The STC of soundproof drywall is increased by using laminated drywall manufactured from a combination of wood fibers, gypsum, and polymers (sound transmission class).

Because this drywall is denser than conventional drywall, it may be more difficult to cut than other types. It is employed in situations where noise is an issue or when silence is required in a room because of its soundproofing properties.

Fire-resistant drywall

In garages and basements, specialized fire-resistant drywall is applied around equipment that could spark a fire. It contains fiberglass, which slows fire spread and prevents it from burning as quickly as conventional gypsum. Type X and Type C drywall are the two varieties of fire-resistant drywall.

Type X is 5/8″ thick and provides up to one hour of fire protection. If necessary, it can be used in many layers to give additional protection. Type C is similar to Type X except that it does not shrink when burned. It’s mostly utilized in ceilings to keep them from collapsing in the event of a fire.

Foil-backed drywall

Foil-backed (yep, aluminum foil) drywall can be utilized to form a vapor barrier and improve the drywall’s insulating value when installed over wood, metal, and furred masonry. Because it absorbs and traps moisture, it should not be used as a substrate for tile or moisture-resistant wall coverings.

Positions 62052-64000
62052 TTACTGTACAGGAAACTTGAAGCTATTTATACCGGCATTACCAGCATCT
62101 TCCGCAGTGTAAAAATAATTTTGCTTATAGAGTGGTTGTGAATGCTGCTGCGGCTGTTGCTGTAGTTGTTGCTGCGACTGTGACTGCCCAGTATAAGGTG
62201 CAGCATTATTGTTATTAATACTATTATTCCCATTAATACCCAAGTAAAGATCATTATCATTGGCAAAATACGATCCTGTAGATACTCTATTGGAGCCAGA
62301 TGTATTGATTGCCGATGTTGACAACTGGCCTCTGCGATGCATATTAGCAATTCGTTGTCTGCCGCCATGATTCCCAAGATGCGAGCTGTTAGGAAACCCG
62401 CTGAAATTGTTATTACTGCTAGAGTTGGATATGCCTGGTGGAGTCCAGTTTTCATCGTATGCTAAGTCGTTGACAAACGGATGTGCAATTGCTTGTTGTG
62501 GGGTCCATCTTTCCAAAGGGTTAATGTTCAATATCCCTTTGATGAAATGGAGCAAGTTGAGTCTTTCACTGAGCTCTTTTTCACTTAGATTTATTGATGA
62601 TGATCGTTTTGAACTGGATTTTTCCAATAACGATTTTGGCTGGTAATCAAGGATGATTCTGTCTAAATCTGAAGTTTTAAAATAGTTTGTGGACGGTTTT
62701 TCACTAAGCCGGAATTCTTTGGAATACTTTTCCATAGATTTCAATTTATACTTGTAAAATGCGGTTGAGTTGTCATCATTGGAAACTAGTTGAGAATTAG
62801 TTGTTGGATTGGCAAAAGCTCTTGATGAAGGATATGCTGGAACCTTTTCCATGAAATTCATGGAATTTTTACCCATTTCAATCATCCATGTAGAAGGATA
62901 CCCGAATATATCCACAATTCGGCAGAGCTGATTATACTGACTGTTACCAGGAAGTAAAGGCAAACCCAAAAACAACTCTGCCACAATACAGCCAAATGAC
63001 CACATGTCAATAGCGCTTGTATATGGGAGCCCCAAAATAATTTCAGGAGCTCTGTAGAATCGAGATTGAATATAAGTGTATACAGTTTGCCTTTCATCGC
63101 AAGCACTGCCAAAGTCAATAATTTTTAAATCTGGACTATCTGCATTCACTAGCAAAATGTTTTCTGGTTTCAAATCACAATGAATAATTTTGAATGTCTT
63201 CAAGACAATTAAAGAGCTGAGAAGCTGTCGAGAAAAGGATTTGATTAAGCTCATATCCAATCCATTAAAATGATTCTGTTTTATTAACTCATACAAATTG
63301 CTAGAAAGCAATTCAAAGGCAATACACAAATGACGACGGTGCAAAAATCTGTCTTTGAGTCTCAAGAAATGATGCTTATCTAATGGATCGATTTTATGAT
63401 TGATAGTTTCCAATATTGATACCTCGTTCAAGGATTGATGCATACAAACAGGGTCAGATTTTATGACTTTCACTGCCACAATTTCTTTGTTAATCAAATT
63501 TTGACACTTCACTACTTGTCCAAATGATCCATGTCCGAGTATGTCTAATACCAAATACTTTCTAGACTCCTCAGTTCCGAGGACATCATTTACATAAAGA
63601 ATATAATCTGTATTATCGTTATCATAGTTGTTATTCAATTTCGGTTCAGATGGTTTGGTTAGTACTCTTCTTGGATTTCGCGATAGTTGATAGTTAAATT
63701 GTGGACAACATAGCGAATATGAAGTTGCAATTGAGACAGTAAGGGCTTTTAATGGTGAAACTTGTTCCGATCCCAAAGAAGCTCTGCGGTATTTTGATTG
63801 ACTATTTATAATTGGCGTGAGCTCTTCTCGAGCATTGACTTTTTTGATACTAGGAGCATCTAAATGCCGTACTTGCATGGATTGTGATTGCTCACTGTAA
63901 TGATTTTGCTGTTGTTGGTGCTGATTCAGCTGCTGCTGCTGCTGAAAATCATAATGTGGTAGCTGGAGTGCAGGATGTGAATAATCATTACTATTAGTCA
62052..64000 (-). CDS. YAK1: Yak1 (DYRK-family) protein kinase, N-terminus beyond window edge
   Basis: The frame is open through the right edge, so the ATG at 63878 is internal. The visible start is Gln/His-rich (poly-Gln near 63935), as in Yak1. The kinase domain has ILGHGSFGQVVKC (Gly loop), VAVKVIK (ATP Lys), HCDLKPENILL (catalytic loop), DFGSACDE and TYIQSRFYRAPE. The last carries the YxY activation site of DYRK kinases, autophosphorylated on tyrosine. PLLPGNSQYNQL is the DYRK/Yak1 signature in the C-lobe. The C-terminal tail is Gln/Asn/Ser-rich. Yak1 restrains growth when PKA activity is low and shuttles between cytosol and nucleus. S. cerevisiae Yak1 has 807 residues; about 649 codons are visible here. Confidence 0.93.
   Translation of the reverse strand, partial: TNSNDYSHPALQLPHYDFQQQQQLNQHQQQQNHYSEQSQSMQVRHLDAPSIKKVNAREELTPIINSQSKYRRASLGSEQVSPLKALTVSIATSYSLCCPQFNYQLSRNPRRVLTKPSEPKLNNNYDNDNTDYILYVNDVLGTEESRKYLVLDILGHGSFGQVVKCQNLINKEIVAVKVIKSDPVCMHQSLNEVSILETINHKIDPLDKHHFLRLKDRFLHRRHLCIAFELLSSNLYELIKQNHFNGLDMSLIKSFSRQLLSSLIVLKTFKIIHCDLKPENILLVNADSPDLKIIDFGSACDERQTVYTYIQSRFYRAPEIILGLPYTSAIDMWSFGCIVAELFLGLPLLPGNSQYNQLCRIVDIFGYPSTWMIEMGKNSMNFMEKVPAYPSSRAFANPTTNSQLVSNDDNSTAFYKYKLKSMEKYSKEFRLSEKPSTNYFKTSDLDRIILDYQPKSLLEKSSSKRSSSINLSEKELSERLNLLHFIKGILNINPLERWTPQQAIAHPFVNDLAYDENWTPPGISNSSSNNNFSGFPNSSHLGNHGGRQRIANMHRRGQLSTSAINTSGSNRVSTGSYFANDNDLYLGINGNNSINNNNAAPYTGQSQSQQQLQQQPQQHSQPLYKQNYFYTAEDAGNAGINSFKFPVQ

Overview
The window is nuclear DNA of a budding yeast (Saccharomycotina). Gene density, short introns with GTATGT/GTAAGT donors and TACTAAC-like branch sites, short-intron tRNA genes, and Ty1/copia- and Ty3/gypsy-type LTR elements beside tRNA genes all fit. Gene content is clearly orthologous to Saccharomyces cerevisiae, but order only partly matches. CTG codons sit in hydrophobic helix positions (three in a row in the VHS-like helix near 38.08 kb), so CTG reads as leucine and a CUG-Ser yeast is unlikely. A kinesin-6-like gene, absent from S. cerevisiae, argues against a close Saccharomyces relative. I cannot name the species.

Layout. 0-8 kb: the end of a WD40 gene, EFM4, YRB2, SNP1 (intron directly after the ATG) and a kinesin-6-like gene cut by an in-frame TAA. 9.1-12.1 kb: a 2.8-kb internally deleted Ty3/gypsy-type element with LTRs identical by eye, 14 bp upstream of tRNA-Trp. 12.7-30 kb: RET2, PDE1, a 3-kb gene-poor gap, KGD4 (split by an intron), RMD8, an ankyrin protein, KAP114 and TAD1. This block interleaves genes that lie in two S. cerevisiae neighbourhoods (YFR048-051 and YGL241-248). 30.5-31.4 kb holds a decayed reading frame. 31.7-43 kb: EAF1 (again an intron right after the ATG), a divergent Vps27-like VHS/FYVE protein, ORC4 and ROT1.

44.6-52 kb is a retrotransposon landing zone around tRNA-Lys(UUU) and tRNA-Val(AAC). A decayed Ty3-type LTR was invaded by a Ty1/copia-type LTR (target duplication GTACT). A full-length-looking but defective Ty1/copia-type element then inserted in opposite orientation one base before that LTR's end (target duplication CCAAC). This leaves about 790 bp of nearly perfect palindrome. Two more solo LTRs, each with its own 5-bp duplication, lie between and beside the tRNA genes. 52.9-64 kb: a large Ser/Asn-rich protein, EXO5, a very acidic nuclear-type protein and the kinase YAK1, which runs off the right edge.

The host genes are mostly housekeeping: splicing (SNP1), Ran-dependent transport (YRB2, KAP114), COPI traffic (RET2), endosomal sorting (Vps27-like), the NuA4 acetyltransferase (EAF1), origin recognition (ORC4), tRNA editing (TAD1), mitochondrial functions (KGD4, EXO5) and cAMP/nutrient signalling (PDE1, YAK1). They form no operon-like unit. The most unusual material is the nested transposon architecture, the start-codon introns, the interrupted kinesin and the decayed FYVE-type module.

When using furred masonry, wood, or steel framework in new construction or remodeling, this type of drywall is suggested for use on the internal face of external walls and ceilings. However, based on what I’ve seen on online discussion boards, this new product is not well received.

Usage of drywall

The housing development boom that followed World War II propelled drywall into common use due to low labor and material prices. Compared to the old, time-consuming method of plastering wood walls, drywall is significantly faster, easier, and safer.

Because drywall is non-flammable, it is commonly utilized in commercial and residential construction to create rooms or partitions, particularly in condos and apartment complexes. Although all drywall is fire-resistant, type X and type C drywall are the most fire-resistant.

Some multi-family housing complexes advertise customized drywall with sound-dampening substances. If your upstairs neighbor has a late-night vacuuming habit, this is a cost-of-living bonus you’ll surely desire.

Drywall restoration is one of the most popular DIY tasks for homes since it is relatively simple, even if you have no prior installation knowledge. However, because drywall is delicate and easily damaged, it might be difficult for first-timers. However, the benefits outweigh the drawbacks; drywall is light and adaptable.

  • Drywall projects aren’t just for the home anymore. In these situations, specialized drywall performs admirably.
  • To keep bathrooms and mudrooms mold-free, drywall can be made water-resistant.
  • In places like schools and hospitals, thick drywall is used for high-traffic walls and halls.
  • The elevator